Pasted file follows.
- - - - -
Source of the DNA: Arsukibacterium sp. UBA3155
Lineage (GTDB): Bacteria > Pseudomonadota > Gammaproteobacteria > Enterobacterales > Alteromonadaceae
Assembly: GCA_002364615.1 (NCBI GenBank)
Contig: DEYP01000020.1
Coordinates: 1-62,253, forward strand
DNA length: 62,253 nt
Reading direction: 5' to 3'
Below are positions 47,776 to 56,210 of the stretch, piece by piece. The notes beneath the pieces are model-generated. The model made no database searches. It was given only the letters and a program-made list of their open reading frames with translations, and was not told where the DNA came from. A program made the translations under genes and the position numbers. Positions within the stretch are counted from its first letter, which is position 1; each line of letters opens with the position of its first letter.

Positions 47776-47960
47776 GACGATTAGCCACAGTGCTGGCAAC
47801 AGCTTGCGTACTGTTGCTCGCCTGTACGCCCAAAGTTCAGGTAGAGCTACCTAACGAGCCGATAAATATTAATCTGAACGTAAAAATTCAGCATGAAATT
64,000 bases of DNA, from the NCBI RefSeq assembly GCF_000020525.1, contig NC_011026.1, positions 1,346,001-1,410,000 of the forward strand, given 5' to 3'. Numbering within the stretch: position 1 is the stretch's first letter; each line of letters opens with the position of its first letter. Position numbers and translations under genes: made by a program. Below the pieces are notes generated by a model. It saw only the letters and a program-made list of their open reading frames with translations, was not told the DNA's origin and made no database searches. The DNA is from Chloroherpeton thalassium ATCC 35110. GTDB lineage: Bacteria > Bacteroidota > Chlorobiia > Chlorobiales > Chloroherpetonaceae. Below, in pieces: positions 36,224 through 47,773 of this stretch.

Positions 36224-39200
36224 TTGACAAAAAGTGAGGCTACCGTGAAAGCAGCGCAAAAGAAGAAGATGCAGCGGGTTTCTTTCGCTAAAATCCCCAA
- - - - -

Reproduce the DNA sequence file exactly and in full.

Source of the DNA: Arsukibacterium sp. UBA3155
Lineage (GTDB): Bacteria > Pseudomonadota > Gammaproteobacteria > Enterobacterales > Alteromonadaceae
Assembly: GCA_002364615.1 (NCBI GenBank)
Contig: DEYP01000020.1
Coordinates: 1-62,253, forward strand
DNA length: 62,253 nt
Reading direction: 5' to 3'
Below are positions 47,776 to 56,210 of the stretch, piece by piece. The notes beneath the pieces are model-generated. The model made no database searches. It was given only the letters and a program-made list of their open reading frames with translations, and was not told where the DNA came from. A program made the translations under genes and the position numbers. Positions within the stretch are counted from its first letter, which is position 1; each line of letters opens with the position of its first letter.

Positions 47776-47960
47776 GACGATTAGCCACAGTGCTGGCAAC
47801 AGCTTGCGTACTGTTGCTCGCCTGTACGCCCAAAGTTCAGGTAGAGCTACCTAACGAGCCGATAAATATTAATCTGAACGTAAAAATTCAGCATGAAATT
64,000 bases of DNA, from the NCBI RefSeq assembly GCF_000020525.1, contig NC_011026.1, positions 1,346,001-1,410,000 of the forward strand, given 5' to 3'. Numbering within the stretch: position 1 is the stretch's first letter; each line of letters opens with the position of its first letter. Position numbers and translations under genes: made by a program. Below the pieces are notes generated by a model. It saw only the letters and a program-made list of their open reading frames with translations, was not told the DNA's origin and made no database searches. The DNA is from Chloroherpeton thalassium ATCC 35110. GTDB lineage: Bacteria > Bacteroidota > Chlorobiia > Chlorobiales > Chloroherpetonaceae. Below, in pieces: positions 36,224 through 47,773 of this stretch.

Positions 36224-39200
36224 TTGACAAAAAGTGAGGCTACCGTGAAAGCAGCGCAAAAGAAGAAGATGCAGCGGGTTTCTTTCGCTAAAATCCCCAA